Political Science

Studying Political Science at AIC has expanded my understanding of the world and of the human condition. I have learned to appreciate the complexities of varying perspectives, and have gained the skills needed to answer the philosophical and political questions facing our society.

—John Mbengam ‘15 Political Science Student

In the classroom. In the workforce.

What You’ll Learn

You’ll have significant intellectual freedom to focus your studies on political issues that interest you most, whether they be the American political system, globalization, human rights, or economic development in the Third World.

Future Studies

This course of study develops the analytical, research, and communication skills necessary for you to address issues in contemporary politics, or to apply your skills to careers in law, business, journalism, education, and the nonprofit sector.

Career Opportunities

The program provides you with the skills needed for positions in federal, state, and local governments, campaign management teams and electoral organizations, international organizations, and nonprofit associations.

Minor Requirements

  • POL1400: Intro to American Politics
  • POL1000: Comparative Politics
  • POL2410: International Relations

Plus 9 semester hours of additional political science courses, including a minimum of three hours from:

  • POL3660: Political Philosophy I
  • POL3661: Political Philosophy II
  • POL3700: American Political Thought
  • POL3642: Issues in Modern Political Thought

Course Descriptions

This course provides an overview of American politics and government, focusing on Constitutional principles, national institutions of governance, and politics actors, such as political parties and the media.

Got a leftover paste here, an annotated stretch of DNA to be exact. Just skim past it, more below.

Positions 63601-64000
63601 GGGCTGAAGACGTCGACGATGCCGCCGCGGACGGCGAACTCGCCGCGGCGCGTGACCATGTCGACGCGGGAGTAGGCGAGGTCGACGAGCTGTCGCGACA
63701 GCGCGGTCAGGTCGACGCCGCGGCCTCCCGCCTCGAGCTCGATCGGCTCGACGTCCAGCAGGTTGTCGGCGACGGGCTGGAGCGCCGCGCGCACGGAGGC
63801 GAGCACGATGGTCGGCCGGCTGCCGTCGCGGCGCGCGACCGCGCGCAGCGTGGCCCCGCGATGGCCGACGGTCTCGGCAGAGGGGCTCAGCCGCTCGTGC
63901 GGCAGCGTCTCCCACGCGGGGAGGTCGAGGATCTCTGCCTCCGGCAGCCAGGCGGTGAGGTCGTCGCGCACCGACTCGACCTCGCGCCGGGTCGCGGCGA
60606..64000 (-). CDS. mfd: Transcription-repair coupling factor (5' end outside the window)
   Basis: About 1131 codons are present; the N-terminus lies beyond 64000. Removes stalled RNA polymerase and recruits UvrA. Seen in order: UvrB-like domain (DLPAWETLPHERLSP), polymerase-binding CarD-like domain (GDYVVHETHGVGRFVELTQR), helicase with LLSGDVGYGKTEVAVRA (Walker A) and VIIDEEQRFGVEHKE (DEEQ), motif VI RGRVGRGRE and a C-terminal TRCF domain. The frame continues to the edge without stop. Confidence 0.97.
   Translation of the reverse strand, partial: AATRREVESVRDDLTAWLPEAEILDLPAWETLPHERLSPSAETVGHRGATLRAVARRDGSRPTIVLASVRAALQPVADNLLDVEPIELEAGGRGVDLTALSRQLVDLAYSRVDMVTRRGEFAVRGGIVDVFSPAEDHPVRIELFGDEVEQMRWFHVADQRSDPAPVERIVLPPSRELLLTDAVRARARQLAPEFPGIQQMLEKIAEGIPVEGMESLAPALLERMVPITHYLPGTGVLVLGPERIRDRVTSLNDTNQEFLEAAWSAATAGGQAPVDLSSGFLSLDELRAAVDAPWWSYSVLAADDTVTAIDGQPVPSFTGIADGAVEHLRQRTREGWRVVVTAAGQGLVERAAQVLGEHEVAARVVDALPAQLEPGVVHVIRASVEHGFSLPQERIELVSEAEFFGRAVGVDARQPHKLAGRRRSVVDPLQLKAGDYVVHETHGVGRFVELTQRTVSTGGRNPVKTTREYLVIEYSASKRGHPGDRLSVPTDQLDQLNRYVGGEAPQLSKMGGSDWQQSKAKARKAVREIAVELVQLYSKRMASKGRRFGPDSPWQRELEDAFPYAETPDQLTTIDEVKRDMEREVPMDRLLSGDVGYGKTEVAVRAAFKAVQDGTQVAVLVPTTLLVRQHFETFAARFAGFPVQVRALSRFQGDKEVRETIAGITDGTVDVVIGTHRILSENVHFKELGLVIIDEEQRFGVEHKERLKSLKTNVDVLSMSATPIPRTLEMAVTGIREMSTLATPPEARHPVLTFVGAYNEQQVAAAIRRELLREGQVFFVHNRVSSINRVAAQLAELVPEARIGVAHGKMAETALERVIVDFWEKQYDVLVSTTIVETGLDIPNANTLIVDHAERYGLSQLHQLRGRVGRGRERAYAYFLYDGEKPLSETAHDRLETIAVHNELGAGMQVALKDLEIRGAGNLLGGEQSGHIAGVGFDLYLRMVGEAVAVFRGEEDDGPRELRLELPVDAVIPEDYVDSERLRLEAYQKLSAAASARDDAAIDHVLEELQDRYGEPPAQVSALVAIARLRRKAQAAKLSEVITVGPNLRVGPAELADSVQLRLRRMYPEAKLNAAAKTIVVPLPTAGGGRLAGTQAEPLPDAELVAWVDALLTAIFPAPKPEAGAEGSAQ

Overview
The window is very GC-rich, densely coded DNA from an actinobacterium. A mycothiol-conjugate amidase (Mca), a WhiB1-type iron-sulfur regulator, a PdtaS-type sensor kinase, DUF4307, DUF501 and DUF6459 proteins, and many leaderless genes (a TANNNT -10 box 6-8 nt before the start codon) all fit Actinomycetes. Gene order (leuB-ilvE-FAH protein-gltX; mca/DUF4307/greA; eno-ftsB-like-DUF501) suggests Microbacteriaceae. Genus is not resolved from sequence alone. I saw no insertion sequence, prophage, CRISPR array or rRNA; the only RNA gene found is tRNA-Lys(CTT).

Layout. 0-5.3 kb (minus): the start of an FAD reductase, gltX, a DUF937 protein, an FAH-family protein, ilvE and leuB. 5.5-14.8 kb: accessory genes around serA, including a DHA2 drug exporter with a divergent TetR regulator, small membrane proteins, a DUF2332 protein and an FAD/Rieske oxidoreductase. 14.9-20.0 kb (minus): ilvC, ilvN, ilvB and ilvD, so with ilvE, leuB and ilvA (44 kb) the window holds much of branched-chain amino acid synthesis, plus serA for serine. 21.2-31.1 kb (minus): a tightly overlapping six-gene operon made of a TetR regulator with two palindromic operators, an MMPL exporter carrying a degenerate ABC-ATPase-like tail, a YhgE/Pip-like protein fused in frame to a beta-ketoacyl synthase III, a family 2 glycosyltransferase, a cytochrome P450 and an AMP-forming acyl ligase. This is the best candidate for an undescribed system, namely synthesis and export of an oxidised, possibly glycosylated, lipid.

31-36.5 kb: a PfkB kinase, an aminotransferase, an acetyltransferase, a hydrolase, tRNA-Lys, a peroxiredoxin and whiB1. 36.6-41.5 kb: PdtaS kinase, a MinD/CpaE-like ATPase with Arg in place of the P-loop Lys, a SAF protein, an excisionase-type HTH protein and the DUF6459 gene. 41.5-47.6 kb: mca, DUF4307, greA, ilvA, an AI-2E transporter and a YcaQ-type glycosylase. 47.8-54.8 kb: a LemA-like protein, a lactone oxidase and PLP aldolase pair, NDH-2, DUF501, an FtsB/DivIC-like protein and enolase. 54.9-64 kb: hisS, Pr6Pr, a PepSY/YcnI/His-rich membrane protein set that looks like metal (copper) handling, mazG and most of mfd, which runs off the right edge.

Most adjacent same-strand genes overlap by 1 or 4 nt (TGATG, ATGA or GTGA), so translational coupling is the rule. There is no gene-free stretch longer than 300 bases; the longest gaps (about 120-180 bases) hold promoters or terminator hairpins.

This course provides an overview of the discipline of political science, including its division into the four fields of political theory, American Politics, comparative politics and international relations. Students will learn basic concepts in politics and analyze governmental types, forms of political participation, and political socialization.

This course is a study of the international community and of the forces that determine political relations among the nation states it comprises. Consideration is given to the character of the nation state, the nature and determinants of political power in a multistate system, and the conduct of diplomacy.

This course surveys the ideas of leading political thinkers from ancient times to the Renaissance. Figures such as Plato, Aristotle, St. Augustine, St. Thomas, and Machiavelli will be discussed.

This course surveys the ideas of leading political thinkers from early modernity through to the present day. Figures such as Bodin, Hobbes, Locke, Montesquieu, Rousseau, Burke, Hegel, Marx, and Mill will be discussed.

This course studies American political thought from its Puritan origins to present day. The course is organized around defining moments of political thought, such as the Revolution, Constitutional Founding, Civil War, Great Depression, and Civil Rights Movement, with selections from mainstream and radical voices in each period. Readings include selections from James Madison, John Adams, Abraham Lincoln, Emma Goldman, Eugene Debs, and Martin Luther King, Jr.

Organized thematically, this course explores diverse issues current in modern political thought and pertinent to contemporary governments and societies.

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